• Fleets and executive management are being told by their board of directors to take green issues more seriously – that comes through energy efficiency, vehicle emissions, and corporate sustainability campaigns.
  • Supply-chain relationships are being affected much more by expectations in carbon/GHG emissions reduction, using recyclable materials, and staying compliant to regulatory structures. Those relationships can take different forms – automakers, suppliers, and dealer networks; and transportation companies and their clients’ corporate policies, are two visible trends these days.
  • Sustainability tends to come from a sense of corporate responsibility and leaving the planet to future generations. As the giant GenY demographic youth group comes of age – and makes for an even larger number of people than Baby Boomers – that’s a message that’s given a lot more weight than 10 years ago.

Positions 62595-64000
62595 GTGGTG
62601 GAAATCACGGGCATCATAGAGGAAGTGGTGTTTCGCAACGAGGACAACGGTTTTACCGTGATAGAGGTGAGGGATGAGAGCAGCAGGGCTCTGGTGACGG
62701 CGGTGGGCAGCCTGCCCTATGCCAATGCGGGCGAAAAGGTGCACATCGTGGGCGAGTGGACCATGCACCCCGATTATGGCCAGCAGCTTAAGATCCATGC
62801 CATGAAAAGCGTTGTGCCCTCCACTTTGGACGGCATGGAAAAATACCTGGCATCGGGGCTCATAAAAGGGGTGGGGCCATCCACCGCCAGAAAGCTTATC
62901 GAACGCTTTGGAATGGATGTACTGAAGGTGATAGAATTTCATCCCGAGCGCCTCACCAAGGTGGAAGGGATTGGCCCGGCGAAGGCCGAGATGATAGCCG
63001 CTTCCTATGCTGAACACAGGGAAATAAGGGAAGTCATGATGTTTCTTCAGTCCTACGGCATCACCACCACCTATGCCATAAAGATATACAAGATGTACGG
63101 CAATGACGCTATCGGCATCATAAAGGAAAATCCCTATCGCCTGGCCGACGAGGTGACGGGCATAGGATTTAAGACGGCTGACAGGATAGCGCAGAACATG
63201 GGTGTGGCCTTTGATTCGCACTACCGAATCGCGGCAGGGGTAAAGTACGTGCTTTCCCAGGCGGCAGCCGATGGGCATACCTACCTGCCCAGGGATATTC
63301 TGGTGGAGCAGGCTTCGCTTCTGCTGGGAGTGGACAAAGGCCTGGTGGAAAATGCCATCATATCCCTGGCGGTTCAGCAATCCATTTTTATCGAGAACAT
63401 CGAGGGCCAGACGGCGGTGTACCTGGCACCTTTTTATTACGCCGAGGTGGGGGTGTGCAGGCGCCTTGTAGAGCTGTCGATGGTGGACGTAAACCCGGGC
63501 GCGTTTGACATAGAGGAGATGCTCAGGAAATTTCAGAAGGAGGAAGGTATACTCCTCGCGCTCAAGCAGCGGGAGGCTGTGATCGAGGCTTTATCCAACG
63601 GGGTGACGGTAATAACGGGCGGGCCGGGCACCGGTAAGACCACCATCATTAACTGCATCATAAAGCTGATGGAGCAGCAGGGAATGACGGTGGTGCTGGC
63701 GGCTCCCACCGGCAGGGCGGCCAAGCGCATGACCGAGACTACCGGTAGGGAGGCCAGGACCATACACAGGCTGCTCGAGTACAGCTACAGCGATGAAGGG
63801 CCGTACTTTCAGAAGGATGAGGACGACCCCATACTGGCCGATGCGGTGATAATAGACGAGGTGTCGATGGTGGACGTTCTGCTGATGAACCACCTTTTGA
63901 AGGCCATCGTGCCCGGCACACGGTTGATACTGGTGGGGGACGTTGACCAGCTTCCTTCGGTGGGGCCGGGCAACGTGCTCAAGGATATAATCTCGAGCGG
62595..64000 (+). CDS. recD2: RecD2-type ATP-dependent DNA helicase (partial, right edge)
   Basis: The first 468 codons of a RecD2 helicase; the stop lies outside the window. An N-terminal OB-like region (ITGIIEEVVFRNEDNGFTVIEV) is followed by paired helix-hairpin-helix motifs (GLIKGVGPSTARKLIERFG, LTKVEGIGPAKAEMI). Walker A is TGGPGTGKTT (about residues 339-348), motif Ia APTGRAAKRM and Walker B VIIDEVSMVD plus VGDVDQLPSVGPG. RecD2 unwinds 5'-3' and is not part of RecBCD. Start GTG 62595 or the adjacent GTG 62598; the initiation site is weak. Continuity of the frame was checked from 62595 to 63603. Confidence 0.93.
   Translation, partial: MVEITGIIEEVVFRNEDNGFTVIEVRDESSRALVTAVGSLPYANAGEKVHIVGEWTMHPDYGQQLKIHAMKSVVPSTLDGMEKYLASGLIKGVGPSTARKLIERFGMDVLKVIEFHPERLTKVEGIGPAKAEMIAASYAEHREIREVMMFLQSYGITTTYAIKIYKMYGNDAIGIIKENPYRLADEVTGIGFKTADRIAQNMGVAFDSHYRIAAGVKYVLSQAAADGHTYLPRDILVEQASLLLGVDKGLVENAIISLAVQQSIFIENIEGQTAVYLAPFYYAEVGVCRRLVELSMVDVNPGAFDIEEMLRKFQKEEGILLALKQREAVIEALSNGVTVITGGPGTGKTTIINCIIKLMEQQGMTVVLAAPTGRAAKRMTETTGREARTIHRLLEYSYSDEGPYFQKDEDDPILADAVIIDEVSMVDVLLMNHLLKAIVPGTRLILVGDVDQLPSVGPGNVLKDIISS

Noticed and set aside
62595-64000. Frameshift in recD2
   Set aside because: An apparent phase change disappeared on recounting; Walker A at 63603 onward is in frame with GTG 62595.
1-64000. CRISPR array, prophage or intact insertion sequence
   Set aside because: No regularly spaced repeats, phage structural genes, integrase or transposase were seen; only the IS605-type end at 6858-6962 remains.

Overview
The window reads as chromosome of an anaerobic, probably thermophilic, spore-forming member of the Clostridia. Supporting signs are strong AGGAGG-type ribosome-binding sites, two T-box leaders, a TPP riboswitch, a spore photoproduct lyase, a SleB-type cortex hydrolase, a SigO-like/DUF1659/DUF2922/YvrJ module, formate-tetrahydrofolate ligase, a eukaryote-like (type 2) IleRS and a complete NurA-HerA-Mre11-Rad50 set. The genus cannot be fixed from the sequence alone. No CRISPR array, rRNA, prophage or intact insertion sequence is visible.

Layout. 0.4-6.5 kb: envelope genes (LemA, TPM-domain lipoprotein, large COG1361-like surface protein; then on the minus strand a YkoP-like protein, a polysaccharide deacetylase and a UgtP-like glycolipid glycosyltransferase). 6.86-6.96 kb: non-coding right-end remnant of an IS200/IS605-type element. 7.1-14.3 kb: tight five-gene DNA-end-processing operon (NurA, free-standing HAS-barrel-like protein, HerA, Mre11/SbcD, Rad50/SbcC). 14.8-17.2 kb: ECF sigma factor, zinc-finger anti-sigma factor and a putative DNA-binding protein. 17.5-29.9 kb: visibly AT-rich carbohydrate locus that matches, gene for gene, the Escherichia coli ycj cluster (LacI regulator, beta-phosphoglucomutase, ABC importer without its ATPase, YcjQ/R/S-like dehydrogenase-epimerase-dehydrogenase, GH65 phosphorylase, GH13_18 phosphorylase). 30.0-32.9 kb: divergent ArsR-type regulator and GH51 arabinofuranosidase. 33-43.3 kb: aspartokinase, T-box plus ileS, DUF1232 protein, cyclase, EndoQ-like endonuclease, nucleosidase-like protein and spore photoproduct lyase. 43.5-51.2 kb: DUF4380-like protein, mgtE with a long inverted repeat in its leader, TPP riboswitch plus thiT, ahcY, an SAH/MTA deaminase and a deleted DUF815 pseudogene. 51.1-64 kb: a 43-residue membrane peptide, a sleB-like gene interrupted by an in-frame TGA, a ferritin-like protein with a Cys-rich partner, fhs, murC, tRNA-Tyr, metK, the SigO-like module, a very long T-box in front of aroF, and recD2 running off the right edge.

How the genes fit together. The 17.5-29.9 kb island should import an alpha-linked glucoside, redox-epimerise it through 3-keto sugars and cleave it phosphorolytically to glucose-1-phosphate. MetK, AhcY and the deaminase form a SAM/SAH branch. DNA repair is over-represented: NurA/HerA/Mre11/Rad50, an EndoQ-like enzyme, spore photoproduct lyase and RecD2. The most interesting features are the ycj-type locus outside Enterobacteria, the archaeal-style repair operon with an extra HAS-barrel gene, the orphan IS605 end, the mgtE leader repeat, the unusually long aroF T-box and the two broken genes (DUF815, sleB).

• Consumer surveys are showing a lot more interest in environmental responsibility in what they’re willing to purchase. This market trend has expanded beyond the niches that used to define it. Not long ago, upper income bi-coastal urban residents were buying hybrids and electric vehicles; but that’s started to change in the past couple of years.

As you’re putting together marketing and education campaigns for this year, these are important realities to keep in mind. When you view advertising for green vehicles, you’ll nearly always find messages related to reduced carbon emissions, clean air, and freedom from foreign oil imports. That fits well into corporate social responsibility themes.

Big Picture: 2013 was a good year for green machines, Ford powering C-Max Energi concept with solar